The problem of martyrdom in medicine
So if we want to do the right thing for our patients, we have to prioritize our own needs in order to continue to be able to practice medicine over the long haul. The time has come to accept that it is not healthy for us to martyr ourselves on the altar of medicine. We must not use our job as an excuse to avoid nurturing our relationships, or as a security blanket to prevent us from trying things that are new and potentially scary or as a way of feeding our ego.
We also have to give ourselves permission to be human, to be imperfect, and to make mistakes which are inevitable despite our best efforts. Yes, we do require sleep—at least seven to eight hours nightly, and our demand for sleep actually increases with age. And just like we tell our patients, we have to eat regularly, preferably not just crackers and candy bars, and our body yearns for exercise, fresh air and nature!
Hot topic: Are educated patients good for medicine?
And when we have stress in our lives (and just being a doctor and listening to our patients is stressful enough), we need to get the same type of help that we recommend to our patients—a good psychologist that can help us develop insights into our thoughts and behaviors—like why we often feel the need to be workaholics, or how we can get past our perfectionist tendencies, or to simply give us tips to use psychology to be better doctors to our patients.
Taking care of ourselves isn’t selfish. It is good. It is necessary and it is vital for our very survival, just like eating and sleeping. It’s putting on your oxygen mask before helping those around you.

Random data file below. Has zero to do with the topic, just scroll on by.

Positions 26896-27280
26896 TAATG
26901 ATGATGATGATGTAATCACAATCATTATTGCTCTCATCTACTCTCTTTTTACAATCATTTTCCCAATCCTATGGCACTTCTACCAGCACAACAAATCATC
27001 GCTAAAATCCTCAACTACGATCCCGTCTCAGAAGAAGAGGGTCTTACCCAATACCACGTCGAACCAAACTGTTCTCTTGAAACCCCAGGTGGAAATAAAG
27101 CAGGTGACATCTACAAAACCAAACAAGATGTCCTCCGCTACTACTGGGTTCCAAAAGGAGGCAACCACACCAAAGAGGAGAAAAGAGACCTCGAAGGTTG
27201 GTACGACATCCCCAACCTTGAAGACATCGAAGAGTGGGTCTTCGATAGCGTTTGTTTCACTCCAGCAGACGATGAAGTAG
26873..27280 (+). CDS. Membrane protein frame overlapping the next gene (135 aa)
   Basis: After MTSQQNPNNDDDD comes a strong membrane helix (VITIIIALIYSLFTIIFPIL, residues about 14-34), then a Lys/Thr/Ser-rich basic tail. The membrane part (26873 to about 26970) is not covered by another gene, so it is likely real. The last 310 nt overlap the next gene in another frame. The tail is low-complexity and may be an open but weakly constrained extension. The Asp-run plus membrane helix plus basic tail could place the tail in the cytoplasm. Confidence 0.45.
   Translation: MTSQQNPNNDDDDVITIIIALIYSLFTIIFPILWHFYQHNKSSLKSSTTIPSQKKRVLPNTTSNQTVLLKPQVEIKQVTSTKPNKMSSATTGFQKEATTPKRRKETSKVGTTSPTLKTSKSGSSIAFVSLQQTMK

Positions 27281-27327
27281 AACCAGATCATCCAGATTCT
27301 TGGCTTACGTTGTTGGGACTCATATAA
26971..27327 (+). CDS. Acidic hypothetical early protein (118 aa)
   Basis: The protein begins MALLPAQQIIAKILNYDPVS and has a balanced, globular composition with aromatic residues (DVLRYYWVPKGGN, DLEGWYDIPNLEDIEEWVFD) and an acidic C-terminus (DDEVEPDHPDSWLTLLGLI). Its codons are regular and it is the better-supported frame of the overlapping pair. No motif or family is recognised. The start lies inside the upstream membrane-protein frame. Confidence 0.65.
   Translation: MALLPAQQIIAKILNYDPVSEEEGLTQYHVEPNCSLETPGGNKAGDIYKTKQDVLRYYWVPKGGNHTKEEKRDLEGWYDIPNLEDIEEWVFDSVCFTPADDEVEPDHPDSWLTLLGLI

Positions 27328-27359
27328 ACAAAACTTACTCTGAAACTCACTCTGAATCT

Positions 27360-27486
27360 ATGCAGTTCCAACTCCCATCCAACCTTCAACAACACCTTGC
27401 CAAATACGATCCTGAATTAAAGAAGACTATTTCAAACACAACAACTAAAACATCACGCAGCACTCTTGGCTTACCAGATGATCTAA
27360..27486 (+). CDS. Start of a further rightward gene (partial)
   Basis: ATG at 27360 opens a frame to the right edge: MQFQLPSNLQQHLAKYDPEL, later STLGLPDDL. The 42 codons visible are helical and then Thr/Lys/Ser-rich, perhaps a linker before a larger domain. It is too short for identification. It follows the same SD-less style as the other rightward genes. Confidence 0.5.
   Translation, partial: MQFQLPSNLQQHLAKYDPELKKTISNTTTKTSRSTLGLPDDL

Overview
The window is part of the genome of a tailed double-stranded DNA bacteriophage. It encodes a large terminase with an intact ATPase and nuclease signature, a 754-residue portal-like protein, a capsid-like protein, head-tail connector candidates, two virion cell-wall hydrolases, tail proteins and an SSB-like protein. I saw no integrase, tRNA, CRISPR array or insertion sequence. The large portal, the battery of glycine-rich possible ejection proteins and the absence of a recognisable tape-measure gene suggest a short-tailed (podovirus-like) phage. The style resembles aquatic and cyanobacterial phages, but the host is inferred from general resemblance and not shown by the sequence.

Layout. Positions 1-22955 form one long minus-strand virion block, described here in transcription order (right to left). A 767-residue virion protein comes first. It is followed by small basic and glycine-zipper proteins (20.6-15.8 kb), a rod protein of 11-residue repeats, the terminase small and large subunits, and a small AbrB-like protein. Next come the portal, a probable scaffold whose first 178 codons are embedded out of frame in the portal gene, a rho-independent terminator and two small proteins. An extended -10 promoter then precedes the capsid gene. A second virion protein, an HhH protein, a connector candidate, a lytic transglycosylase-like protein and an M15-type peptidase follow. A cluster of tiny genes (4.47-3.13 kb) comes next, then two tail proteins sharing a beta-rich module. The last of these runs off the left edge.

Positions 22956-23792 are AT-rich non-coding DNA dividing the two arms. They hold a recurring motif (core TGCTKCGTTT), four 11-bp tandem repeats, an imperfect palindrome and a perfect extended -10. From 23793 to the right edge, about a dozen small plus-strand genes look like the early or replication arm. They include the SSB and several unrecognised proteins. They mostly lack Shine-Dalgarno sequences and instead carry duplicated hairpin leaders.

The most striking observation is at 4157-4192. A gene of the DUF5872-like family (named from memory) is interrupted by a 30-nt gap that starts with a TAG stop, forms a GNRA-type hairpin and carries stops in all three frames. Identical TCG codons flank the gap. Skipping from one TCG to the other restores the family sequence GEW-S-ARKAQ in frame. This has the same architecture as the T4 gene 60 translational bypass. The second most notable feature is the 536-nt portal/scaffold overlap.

So go ahead and eat lunch. I mean a real, sit-down lunch in the cafeteria or at a restaurant, or at a park bench outside, not out of your lab coat pocket or at your computer. And get some sleep. You need it. Because your patients need you.
Rebekah Bernard is a family physician and the author of How to Be a Rock Star Doctor: The Complete Guide to Taking Back Control of Your Life and Your Profession. She can be reached at her self-titled site, Rebekah Bernard, MD.
[i] Health Care Management Review:January/March 2008 - Volume 33 - Issue 1 - pp 29-39 doi: 10.1097/01.HMR.0000304493.87898.72
[ii] Burnout and medical errors among American surgeons Annals of Surgery, 251 (2010), pp. 995–1000
[iii] Working conditions in primary care: Physician reactions and care quality Annals of Internal Medicine, 151 (2009), pp. 28–36